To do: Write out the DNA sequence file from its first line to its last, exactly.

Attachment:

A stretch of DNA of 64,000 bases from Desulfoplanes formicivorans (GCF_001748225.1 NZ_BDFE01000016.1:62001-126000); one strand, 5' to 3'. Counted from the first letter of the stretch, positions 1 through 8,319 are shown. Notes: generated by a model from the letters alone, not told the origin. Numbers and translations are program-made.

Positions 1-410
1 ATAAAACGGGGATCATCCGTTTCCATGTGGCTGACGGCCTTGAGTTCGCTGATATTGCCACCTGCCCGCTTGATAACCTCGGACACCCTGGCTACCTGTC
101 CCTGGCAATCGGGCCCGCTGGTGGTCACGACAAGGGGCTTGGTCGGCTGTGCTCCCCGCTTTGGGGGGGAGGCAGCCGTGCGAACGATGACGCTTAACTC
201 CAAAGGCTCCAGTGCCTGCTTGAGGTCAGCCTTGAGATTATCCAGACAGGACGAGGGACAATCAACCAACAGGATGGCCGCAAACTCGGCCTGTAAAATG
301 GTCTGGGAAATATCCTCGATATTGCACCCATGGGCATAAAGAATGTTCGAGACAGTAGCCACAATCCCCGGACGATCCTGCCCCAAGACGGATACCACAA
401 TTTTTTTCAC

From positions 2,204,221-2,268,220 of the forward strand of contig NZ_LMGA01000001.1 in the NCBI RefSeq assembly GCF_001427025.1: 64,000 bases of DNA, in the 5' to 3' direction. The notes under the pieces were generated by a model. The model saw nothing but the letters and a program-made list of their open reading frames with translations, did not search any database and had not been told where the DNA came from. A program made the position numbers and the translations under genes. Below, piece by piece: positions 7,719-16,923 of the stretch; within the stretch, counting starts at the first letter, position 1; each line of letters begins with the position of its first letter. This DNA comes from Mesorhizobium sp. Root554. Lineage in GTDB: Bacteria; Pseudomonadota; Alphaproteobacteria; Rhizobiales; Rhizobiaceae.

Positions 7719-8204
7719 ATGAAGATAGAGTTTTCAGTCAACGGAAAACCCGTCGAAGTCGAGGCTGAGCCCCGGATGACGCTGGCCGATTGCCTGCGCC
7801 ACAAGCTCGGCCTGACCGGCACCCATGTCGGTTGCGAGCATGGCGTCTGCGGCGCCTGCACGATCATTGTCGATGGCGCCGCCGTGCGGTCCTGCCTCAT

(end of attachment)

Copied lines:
A stretch of DNA of 64,000 bases from Desulfoplanes formicivorans (GCF_001748225.1 NZ_BDFE01000016.1:62001-126000); one strand, 5' to 3'. Counted from the first letter of the stretch, positions 1 through 8,319 are shown. Notes: generated by a model from the letters alone, not told the origin. Numbers and translations are program-made.

Positions 1-410
1 ATAAAACGGGGATCATCCGTTTCCATGTGGCTGACGGCCTTGAGTTCGCTGATATTGCCACCTGCCCGCTTGATAACCTCGGACACCCTGGCTACCTGTC
101 CCTGGCAATCGGGCCCGCTGGTGGTCACGACAAGGGGCTTGGTCGGCTGTGCTCCCCGCTTTGGGGGGGAGGCAGCCGTGCGAACGATGACGCTTAACTC
201 CAAAGGCTCCAGTGCCTGCTTGAGGTCAGCCTTGAGATTATCCAGACAGGACGAGGGACAATCAACCAACAGGATGGCCGCAAACTCGGCCTGTAAAATG
301 GTCTGGGAAATATCCTCGATATTGCACCCATGGGCATAAAGAATGTTCGAGACAGTAGCCACAATCCCCGGACGATCCTGCCCCAAGACGGATACCACAA
401 TTTTTTTCAC

From positions 2,204,221-2,268,220 of the forward strand of contig NZ_LMGA01000001.1 in the NCBI RefSeq assembly GCF_001427025.1: 64,000 bases of DNA, in the 5' to 3' direction. The notes under the pieces were generated by a model. The model saw nothing but the letters and a program-made list of their open reading frames with translations, did not search any database and had not been told where the DNA came from. A program made the position numbers and the translations under genes. Below, piece by piece: positions 7,719-16,923 of the stretch; within the stretch, counting starts at the first letter, position 1; each line of letters begins with the position of its first letter. This DNA comes from Mesorhizobium sp. Root554. Lineage in GTDB: Bacteria; Pseudomonadota; Alphaproteobacteria; Rhizobiales; Rhizobiaceae.

Positions 7719-8204
7719 ATGAAGATAGAGTTTTCAGTCAACGGAAAACCCGTCGAAGTCGAGGCTGAGCCCCGGATGACGCTGGCCGATTGCCTGCGCC
7801 ACAAGCTCGGCCTGACCGGCACCCATGTCGGTTGCGAGCATGGCGTCTGCGGCGCCTGCACGATCATTGTCGATGGCGCCGCCGTGCGGTCCTGCCTCAT